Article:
South Korea, US Begin Military Drills Amid North Korea Backlash

Officials said that South Korea and the US began annual joint military exercises on Monday, resuming field training, as allies sought to increase preparations for a possible weapons test by North Korea.

South Korean President Yoon Se-yeol, who took office in May, has vowed to normalise and strengthen deterrence against North Korea. The summer drill, renamed Ulchi Freedom Shield this year, is scheduled to end on September 1.

The drills, which Pyongyang called a rehearsal for an invasion, have been scaled back in recent years due to COVID-19 and Yin’s predecessor’s attempts to restart talks with Pyongyang. North Korea fired two cruise missiles from the west coast city of Onchon last week after South Korea and the US began preliminary training for the exercise.

North Korea has conducted an unprecedented rate of missile tests this year and is poised to launch a seventh nuclear test at any time, officials in Seoul said.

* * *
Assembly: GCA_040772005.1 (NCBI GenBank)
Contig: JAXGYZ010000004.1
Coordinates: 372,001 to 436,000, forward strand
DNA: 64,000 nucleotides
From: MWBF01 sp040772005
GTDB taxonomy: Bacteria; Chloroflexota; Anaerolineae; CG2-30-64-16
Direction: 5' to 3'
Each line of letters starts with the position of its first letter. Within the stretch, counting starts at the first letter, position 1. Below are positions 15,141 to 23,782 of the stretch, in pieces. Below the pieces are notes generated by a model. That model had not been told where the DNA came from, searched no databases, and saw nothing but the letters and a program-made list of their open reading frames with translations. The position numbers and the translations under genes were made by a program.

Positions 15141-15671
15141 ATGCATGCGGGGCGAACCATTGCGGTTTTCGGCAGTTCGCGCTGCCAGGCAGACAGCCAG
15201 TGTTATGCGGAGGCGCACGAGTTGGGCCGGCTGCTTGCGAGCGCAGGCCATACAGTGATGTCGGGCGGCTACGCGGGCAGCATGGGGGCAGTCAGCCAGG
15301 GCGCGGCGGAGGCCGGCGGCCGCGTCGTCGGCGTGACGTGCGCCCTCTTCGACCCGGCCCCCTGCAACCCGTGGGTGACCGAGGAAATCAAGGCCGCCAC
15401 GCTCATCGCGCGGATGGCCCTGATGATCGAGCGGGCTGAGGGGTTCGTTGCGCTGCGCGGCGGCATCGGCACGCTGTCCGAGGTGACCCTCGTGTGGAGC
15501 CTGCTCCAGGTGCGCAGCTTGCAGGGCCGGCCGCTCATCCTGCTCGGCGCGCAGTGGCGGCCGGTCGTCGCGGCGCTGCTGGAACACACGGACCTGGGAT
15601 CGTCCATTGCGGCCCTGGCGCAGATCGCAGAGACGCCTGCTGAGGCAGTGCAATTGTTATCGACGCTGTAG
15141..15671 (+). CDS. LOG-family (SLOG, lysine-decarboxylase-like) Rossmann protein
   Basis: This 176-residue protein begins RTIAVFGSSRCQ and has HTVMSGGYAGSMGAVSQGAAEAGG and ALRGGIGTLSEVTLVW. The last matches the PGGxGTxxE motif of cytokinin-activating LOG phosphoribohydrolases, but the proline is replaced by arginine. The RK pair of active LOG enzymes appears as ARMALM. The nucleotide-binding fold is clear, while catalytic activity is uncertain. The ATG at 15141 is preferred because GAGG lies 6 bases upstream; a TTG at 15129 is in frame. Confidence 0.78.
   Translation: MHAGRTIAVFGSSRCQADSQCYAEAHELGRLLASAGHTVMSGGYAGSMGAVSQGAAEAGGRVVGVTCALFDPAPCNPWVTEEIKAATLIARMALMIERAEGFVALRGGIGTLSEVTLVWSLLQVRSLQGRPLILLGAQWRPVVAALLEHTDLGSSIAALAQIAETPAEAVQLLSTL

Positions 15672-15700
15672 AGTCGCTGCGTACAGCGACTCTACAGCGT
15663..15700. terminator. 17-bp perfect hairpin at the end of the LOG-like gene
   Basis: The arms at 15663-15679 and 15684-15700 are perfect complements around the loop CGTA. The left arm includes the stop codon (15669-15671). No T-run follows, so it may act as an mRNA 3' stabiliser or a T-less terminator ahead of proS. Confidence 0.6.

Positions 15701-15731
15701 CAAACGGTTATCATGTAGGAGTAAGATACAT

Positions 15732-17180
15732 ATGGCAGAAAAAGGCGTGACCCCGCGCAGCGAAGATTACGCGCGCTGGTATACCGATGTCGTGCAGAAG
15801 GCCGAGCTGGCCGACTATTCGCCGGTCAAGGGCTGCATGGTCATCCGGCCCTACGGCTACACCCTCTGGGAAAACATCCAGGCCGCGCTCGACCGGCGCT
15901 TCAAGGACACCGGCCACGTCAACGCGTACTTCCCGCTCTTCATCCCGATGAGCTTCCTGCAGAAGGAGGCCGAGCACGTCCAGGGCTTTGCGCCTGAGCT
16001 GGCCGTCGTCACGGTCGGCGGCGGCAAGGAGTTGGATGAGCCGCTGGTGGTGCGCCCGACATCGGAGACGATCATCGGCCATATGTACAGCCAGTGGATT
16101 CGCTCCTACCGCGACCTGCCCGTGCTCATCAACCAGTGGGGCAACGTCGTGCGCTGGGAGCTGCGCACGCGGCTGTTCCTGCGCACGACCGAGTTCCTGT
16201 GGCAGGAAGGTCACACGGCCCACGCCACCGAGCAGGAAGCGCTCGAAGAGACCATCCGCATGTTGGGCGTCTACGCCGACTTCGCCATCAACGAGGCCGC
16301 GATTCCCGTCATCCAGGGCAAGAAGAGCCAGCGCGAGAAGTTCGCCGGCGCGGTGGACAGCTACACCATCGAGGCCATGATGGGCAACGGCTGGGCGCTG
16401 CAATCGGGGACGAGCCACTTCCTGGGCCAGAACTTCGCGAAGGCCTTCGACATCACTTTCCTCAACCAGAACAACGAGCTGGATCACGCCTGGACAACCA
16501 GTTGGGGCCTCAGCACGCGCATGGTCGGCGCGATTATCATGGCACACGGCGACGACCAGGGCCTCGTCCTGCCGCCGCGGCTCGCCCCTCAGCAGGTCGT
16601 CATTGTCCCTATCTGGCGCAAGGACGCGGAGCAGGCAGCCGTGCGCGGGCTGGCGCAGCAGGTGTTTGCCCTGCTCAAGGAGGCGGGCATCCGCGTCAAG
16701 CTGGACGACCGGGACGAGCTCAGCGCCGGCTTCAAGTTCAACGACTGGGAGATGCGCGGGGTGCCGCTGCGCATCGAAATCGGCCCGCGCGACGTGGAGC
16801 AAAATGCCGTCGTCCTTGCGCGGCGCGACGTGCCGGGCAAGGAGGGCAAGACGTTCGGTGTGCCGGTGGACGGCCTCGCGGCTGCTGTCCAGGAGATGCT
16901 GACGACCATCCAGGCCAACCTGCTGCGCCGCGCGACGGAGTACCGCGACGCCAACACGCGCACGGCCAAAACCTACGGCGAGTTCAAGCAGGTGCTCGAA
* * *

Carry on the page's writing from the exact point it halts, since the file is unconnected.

Yoon has said his government is willing to provide financial assistance if Pyongyang takes steps to denuclearise, but North Korea has rejected his offer, publicly criticising him. Seoul’s Defence Ministry said the allies would conduct 11 field training programs this summer, including a brigade-level training program involving thousands of soldiers.

To counter North Korea’s growing missile threat to the South Korean capital, the ministry said it would improve missile detection capabilities and push for the early deployment of new interceptor systems.

The US, South Korea and Japan recently participated in a ballistic missile defence exercise off the coast of Hawaii, the first such exercise since relations between Seoul and Tokyo reached multi-year lows in 2017.

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